Background Switcher (Hidden)

Magpie Madness

Tuesday, September 7, 2010

How better to define and excite a beautiful landscape than with a bird of paradise?

Those who live among black-billed magpies may become inured to their charms. It would take centuries to inure me to a bird this magnificent.

John and Durrae moved to Bozeman from Pennsylvania. They've lived here almost as long as we've lived in Ohio--17 years or so. But they still love the magpies.

They love them so much they buy big bags of cat food to keep them fat and sassy.

Well, who wouldn't want to see something like this on their deck a couple of times a day? The air rang with their jaunty jake-jake calls.

Note the bit of kibble in mid-gulp on the right-hand bird...

I could have spent days capturing flight images of magpies through the sliding glass doors. Had it not been cold, I'd have loved to open them and sit just inside, the house as my blind.

These birds are one big flash pattern. Pure white primary feathers are rather rare; generally the flight feathers of birds are dark, because melanin strengthens them, and the primaries, being propellers, take the brunt of the wear. They do have a nifty black picotee edge, which I'm sure helps with preventing too much wear. You can see that edging in Photo 2.

The pied coloration of magpies has to do with sending visual signals over vast open terrain, with gathering one's compatriots for raids and mischief. Nothing translates like black and white in these huge, often low-contrast spaces.

Magpies are a gift to the Montana landscape. Though I'm sure our nesting songbirds would disagree (magpies have an appetite for eggs and chicks), a few magpies sure would dress up the meadows of Ohio. Bet they'd love Zick Dough.


I love magpies! My husband and I were on a trip to Pueblo, CO last summer and first experienced their glory! Our host's father told us that they are considered "trash birds" out there. I didn't care! I was so excited to see them!

Posted by Alyssa Valenti September 7, 2010 at 11:58 AM

I love seeing these magpies with their black bills. The only ones I ever see are the ones with yellow bills at a rest stop along a stretch of California Highway 101. They are such strikingly pretty birds. Whenever I see them I am reminded of Gary Snyder's poem "Magpie's Song" that has these lines:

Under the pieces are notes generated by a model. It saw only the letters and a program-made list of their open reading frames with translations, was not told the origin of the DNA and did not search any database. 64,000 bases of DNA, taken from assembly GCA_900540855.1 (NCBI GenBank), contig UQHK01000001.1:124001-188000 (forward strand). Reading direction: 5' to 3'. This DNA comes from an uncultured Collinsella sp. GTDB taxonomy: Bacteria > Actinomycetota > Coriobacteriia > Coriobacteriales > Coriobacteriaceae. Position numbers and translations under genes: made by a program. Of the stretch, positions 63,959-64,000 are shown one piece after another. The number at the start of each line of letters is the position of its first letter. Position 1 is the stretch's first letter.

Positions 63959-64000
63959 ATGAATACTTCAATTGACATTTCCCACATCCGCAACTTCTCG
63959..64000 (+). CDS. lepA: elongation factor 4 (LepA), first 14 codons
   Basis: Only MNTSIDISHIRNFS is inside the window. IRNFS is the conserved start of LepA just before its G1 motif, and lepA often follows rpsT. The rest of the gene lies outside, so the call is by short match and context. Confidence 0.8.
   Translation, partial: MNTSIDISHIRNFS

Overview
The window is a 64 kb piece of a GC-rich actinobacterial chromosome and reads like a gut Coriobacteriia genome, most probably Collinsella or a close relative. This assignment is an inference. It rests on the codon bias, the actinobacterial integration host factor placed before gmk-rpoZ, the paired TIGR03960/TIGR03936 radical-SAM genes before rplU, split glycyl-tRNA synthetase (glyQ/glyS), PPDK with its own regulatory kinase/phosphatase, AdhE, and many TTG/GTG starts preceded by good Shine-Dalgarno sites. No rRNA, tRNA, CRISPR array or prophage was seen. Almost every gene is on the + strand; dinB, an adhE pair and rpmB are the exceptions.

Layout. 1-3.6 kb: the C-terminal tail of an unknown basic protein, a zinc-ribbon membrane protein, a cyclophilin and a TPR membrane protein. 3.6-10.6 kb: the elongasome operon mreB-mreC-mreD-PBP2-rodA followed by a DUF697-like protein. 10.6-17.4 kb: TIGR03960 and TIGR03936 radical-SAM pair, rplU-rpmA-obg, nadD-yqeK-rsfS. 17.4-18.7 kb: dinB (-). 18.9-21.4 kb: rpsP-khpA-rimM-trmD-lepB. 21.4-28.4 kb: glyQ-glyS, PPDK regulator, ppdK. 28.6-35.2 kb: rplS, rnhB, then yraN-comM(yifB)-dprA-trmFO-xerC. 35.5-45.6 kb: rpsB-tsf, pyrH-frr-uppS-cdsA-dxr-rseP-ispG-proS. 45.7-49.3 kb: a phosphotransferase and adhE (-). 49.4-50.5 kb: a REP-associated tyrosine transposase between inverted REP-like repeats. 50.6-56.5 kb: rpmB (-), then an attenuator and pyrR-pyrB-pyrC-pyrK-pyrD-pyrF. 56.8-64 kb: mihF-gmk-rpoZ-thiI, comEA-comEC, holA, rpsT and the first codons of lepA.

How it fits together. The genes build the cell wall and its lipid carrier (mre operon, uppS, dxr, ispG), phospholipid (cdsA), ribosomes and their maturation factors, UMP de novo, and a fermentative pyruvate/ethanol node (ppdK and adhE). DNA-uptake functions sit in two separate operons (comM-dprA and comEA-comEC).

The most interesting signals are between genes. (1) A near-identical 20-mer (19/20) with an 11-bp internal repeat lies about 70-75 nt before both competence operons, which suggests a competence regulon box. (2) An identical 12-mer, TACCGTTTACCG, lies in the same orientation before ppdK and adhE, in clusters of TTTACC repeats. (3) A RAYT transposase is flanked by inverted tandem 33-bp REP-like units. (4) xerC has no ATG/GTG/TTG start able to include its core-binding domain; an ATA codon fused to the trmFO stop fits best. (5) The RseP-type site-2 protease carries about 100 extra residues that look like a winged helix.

"Magpie on a bough
Tipped his head and said,

'Here in the mind, brother
Turquoise blue.'"

Not sure why, but I have always loved those lines.

Love our local magpies! There is a family of them that nests in one of the ravines just east of us. I see them almost daily on my way to school in the morning. Occasionally they visit the yard, usually for a drink in the birdbath, maybe I should share Lucifer's catfood with them. Last fall there was a gathering of several families on an outing to somewhere, there were 23 of them heading off for some purpose. They looked like a traveling minstrel show from Merrie Olde England.

Oh wow, incredible photos (especially the midair kibble-niblet one!) I love magpies, too--my mom is from England and I have vivid memories of seeing the European variety (separate species, apparently, but virtually identical physically) hanging around parks on visits there as a kid, a sharp contrast to the gray drizzle. I'd love to see them against a mountain backdrop!

Oh man, I love magpies! I saw my first one last summer in Saskatchewan, and the locals I was with couldn't figure out why I was so excited about what was (to them) a dirt-common bird. On a recent trip out west with my parents I made it my mission to get my mom her life Black-billed Magpie, and she finally spotted one from the car as we drove along the highway. It was awesome.

Wow, I didn't realize Magpies weren't common to everyone. I enjoy them - they are incredibly smart, hilariously mischevious and will torment house pets for HOURS. Our biology teacher had one that could do some mimicking, which was very cool.

I received an email some time back about an albino moose. The email claimed it was spotted in the UP of Michigan (I live in the lower peninsula). I read the story and looked at the pics and thought, Cool, "we" have an albino moose! Then I noticed the black billed magpie in a few of the photos and thought Hey, "we" don't have magpie in Michigan! That striking bird was a dead give-away.

I watched magpies strip CLEAN the carcass of a 150# white tail deer in 72 hours. If I hadn't watched it with my own eyes, I'd never have believed it! It was so unbelievably amazing that every day I would go out and take video and photos of it--a little gruesome, no doubt, but I was fascinated! [I'm in eastern WA]

fabulous magpies; how I love them!
When I lived i Bozeman, a friend had a big old spruce that magpies would nest in. I can tell you that a nest of baby magpies WILL wear out their welcome, however much you love them. :-)

But then of course they leave the nests, with their stubby baby tails making them look not-quite-magpie-ish.

I think magpies are such cool birds and wish we had them in SE Minnesota (maybe along with a few ravens!) I've seen the yellow-billed magpies in California and my brother told me they're considered "trash birds" out there too. Hard to imagine people don't appreciate such a neat and beautiful bird.

[Back to Top]